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Furlough and the Job Retention Scheme FAQs7th Apr 2020

by on 7th Apr 2020

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The term Furlough is one few of us were familiar with a month ago.

Now the job retention scheme is generating huge interest as people seek to understand how and indeed if it could help them during the COVID-19 crisis. We asked Hugh Reid, Employment Law Solicitor at Coles Miller Solicitors, for more details, including answers to Employers and Employees most pressing questions.

 

What is the CJR SCHEME?

The CJR is a Government Scheme set up to preserve jobs by enabling employers to pay their employees 80% of their salary or £2,500.00 per month, whichever is the lower of the two. This sum can be claimed back from HMRC. In addition, employers can claim the employer’s national insurance contributions and the minimum automatic enrolment employer pension contributions they are liable to pay in the subsidised wage.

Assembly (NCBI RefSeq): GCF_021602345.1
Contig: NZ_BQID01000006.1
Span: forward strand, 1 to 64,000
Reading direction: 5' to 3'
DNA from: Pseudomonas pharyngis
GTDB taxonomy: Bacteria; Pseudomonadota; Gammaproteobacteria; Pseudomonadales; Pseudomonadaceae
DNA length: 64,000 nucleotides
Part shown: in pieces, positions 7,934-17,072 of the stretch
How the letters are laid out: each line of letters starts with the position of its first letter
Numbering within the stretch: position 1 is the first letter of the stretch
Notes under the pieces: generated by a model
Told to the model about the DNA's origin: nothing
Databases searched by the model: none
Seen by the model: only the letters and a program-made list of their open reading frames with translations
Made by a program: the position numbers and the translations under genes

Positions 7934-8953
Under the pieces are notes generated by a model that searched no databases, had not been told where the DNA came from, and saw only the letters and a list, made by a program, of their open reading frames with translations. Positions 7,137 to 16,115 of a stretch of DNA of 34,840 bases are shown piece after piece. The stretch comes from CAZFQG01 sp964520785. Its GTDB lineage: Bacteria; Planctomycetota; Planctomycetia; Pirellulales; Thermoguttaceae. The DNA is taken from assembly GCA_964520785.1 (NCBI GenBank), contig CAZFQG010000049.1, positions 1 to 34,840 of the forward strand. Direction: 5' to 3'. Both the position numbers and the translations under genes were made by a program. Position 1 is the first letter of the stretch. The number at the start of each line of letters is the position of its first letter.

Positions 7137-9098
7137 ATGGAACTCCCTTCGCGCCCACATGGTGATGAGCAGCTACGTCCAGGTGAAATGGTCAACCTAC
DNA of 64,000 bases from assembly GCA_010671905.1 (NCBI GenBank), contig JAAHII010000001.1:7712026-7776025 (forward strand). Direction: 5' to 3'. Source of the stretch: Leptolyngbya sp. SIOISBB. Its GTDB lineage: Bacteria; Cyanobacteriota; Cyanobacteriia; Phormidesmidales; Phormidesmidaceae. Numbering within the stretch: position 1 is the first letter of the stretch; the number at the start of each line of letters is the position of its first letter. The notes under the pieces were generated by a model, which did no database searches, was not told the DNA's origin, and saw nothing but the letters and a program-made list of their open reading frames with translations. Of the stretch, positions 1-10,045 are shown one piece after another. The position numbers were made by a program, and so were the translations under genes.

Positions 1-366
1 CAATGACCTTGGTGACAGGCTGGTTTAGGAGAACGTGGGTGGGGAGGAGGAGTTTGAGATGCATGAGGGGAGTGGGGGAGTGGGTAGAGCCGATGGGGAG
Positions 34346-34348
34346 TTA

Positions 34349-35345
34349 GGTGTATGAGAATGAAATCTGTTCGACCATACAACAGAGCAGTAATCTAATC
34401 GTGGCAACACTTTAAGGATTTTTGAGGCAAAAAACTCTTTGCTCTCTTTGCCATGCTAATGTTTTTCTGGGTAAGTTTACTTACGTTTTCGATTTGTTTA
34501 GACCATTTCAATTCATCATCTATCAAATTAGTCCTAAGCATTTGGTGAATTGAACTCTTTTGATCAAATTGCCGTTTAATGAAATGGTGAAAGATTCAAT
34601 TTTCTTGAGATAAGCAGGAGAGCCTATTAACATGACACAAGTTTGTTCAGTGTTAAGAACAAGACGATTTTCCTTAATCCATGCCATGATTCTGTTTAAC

The purpose of the scheme is simply to preserve jobs as the reality is many employers (if not all) could not afford to pay 80% of wages while revenue is impacted. Without the furlough scheme redundancies are inevitable.

 

EMPLOYERS:

Should I furlough or lay staff off (redundancy) what’s the difference?

Employers can lay staff off but only if it is a term of their existing contract of employment otherwise its furlough or termination of the contract.

 

How long can I furlough an employee for? Can I bring them back?

Any employee furloughed must be so for an initial minimum 3 week period.  Employees can be furloughed multiple times, i.e. they can be furloughed, brought back to work, then re-furloughed (subject to each furlough period being at least 3 weeks).

 

Which employees are eligible for the scheme?

HM Revenue & Customs guidance on the scheme published on the 26th March 2020 states that, in order to be eligible for furloughing, an employee must have been on the employer’s payroll on the 28th February 2020. There is no restriction as to employee status – the scheme covers workers on flexible or zero hour contracts as well as those on agency contracts.

 

What does the grant cover? 80% of what?